As a little girl I always got a baby doll for Christmas.
|I hear a rattle inside this thing - that must be the big old diamond necklace I ASKED for. Great way to hide it, Santa!|
Even when I asked for a troll or a stuffed poodle or an etch-a-sketch. I got those too, yes I was your typical spoiled youngest child growing up in the middle of the middle class. But always a baby doll too. As an adult I suspect this was more for my mom than for me.
|Mommy, why are we bowing to the dolly? It's not like it can come to life and bite us or... wait, you didn't buy it from that creepy store in the Twilight Zone part of town did you?|
My mom was one of those born to be a mom women who felt there was no higher calling than motherhood (and she was good at it, my greatest blessing in life was having her for a mom and that blessing lives on now that she's gone in my heart and home and through my own kids).
|My Mom with my sister many, many, many Christmases ago (to balance out the baby of the family spoiled thing - there aren't usually a lot of photos of the youngest and I was no exception)|
|No, it's NOT Santa and that little round belly was not a bowl full of jelly!|
We couldn't hold her. Her eyes were covered so she couldn't look at us much of the time. We couldn't do much more but stand by the unit and stroke her arm or leg. Days went by without much improvement. They began to have a hard time drawing blood. She couldn't seem to get her breathing right. The docs were running out of ideas.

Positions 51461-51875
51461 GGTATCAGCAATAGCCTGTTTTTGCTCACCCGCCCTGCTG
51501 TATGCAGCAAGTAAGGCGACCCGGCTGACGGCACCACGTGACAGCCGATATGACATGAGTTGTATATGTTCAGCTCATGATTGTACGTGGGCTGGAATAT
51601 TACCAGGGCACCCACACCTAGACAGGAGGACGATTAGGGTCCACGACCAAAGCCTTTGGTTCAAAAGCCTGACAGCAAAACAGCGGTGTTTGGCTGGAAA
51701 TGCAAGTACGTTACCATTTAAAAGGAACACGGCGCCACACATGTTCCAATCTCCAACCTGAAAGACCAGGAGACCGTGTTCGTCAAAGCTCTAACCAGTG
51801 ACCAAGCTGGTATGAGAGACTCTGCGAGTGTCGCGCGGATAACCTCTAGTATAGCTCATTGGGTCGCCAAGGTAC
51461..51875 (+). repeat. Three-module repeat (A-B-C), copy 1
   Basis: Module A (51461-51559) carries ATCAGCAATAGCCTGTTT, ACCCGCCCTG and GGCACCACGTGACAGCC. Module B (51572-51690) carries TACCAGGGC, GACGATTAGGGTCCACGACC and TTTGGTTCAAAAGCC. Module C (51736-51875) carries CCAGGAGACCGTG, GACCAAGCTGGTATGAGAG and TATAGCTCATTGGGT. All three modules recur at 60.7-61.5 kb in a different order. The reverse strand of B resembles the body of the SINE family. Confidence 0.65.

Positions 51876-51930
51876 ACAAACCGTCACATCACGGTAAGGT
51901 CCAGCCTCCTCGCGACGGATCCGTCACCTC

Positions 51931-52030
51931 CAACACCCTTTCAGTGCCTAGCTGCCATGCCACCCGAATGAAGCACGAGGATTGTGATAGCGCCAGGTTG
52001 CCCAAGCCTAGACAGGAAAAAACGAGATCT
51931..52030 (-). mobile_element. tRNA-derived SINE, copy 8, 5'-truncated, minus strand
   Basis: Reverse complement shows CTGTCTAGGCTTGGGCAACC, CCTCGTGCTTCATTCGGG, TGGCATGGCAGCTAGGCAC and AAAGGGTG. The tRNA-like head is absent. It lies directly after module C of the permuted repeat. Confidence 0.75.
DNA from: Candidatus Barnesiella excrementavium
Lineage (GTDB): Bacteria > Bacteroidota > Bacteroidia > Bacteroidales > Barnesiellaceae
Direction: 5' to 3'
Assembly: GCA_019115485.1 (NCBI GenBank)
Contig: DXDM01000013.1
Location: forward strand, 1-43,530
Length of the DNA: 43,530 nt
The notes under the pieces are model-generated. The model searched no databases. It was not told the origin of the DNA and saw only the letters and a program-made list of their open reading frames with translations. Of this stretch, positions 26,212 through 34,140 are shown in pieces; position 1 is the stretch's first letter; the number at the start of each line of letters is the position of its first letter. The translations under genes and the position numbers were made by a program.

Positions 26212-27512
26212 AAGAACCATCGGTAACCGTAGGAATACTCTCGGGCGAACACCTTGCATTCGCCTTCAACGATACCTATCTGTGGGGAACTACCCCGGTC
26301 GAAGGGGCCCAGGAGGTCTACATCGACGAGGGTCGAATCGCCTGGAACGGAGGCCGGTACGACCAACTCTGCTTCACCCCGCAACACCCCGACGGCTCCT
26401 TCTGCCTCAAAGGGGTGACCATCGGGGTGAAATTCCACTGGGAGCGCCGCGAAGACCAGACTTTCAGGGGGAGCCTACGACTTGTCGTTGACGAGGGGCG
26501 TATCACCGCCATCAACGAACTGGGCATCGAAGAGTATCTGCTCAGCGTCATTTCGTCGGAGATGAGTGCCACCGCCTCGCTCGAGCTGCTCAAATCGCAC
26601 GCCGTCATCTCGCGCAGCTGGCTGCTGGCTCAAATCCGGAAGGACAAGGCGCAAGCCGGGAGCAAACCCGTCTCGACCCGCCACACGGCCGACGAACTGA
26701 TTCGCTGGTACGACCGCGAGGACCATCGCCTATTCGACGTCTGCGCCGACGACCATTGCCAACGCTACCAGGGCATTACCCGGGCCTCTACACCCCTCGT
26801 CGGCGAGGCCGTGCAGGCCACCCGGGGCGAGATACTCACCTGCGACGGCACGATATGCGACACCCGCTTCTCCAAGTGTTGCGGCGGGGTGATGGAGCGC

I believe that's why God gave us have nurses. Natalie was almost a week old that night, well after midnight, when I wandered down to the nursery to just be by her.
An experienced nurse saw me, glanced around, then motioned me to sit in the nearby rocker. "We've all been talking about your daughter," she said. "And we all believe in the power of hearing her mother's heartbeat and feeling the rhythm of your breathing. Every baby needs that."
And the next thing I knew she had lifted Natalie from the unit, with the oxygen tube at hand and the monitors still attached, and placed her in my arms. She told me she'd be at the station a few feet away to make some notes and left us alone.
I can still feel the weight of my daughter in my arms. The way she turned her head toward me, even with her eyes closed, in response to my voice telling her how much I loved her and then I began to sing to her. The nurse came in to check on us and asked me, what lullaby I was singing. It wasn't a lullaby, it was my fondest wish for my struggling child... I was singing - "I'll be Home For Christmas".
|Someone must have heard my song, because here is Natalie with me at my mom's home, her first Christmas Eve|
And today is her birthday.
Best Gift Ever.